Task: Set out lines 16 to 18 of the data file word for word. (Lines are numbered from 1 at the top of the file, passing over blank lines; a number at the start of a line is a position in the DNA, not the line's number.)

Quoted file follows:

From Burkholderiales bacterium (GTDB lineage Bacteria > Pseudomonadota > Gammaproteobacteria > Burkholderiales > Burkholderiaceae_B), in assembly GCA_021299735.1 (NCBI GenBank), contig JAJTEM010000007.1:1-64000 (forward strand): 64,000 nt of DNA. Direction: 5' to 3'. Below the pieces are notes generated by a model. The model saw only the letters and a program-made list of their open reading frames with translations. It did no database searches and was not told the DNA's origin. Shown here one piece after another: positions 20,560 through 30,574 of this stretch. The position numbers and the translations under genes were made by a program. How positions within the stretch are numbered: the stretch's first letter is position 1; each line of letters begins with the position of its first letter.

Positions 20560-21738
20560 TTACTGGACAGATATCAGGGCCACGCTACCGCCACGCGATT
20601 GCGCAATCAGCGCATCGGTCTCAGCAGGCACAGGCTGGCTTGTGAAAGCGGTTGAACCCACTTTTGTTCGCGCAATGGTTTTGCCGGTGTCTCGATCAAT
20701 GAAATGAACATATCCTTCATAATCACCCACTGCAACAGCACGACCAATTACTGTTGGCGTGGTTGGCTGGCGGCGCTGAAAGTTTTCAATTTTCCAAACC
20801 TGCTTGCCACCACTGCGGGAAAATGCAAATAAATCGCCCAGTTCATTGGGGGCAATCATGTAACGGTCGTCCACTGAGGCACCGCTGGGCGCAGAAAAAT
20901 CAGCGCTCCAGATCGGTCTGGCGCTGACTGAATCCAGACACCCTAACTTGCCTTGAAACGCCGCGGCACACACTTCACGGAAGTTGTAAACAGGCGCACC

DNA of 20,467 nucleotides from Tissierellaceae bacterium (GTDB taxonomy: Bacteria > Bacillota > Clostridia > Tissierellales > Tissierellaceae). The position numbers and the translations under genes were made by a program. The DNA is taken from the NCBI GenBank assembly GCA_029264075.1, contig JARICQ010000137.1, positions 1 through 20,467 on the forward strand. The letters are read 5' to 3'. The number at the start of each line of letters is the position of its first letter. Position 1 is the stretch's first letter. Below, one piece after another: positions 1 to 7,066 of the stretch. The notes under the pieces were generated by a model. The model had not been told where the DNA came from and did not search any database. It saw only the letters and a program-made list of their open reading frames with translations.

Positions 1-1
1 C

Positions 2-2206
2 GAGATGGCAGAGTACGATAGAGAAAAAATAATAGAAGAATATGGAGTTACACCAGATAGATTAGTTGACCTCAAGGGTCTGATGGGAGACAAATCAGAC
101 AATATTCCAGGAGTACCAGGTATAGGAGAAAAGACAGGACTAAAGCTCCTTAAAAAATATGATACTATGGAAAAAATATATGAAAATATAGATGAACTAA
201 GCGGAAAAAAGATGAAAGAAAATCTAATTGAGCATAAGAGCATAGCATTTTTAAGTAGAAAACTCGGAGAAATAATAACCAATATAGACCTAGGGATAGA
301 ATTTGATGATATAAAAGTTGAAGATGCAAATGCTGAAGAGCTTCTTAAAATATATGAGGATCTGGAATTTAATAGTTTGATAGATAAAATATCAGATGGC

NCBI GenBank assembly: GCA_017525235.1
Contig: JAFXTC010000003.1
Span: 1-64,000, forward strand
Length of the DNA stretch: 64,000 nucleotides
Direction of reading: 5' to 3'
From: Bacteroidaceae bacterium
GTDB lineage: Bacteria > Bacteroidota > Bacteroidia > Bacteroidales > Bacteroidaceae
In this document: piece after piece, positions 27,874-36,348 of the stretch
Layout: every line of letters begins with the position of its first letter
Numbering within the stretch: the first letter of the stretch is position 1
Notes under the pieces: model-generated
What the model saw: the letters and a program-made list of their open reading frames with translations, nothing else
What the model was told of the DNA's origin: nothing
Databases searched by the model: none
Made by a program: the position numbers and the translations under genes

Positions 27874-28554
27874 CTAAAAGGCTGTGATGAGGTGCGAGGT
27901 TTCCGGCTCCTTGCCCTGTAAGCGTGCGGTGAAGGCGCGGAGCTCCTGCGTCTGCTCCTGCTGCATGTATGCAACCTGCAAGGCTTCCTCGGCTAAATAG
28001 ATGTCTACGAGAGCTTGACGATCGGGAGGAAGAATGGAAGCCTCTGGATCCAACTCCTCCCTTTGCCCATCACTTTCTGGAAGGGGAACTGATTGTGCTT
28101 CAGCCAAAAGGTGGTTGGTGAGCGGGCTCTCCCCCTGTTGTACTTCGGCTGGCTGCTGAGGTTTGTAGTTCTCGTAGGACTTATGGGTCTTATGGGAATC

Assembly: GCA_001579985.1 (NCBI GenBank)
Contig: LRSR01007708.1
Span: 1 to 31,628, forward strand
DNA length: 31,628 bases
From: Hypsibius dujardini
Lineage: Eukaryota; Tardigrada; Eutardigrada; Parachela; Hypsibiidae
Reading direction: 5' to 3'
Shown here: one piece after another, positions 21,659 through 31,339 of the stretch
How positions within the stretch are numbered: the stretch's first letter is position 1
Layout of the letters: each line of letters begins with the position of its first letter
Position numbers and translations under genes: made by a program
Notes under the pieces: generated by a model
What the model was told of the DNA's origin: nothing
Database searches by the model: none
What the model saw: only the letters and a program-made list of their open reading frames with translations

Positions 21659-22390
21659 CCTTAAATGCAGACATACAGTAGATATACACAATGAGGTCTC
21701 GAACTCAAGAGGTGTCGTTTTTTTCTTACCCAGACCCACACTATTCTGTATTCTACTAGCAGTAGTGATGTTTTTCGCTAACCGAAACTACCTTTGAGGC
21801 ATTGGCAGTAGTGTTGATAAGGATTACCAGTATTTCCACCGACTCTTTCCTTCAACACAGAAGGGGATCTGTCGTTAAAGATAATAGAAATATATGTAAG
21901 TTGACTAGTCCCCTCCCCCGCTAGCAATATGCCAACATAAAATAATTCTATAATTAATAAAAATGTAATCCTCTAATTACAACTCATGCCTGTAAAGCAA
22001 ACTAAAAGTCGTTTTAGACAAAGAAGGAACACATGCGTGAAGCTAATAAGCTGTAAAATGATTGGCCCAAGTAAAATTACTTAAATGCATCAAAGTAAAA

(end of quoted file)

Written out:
NCBI GenBank assembly: GCA_017525235.1
Contig: JAFXTC010000003.1
Span: 1-64,000, forward strand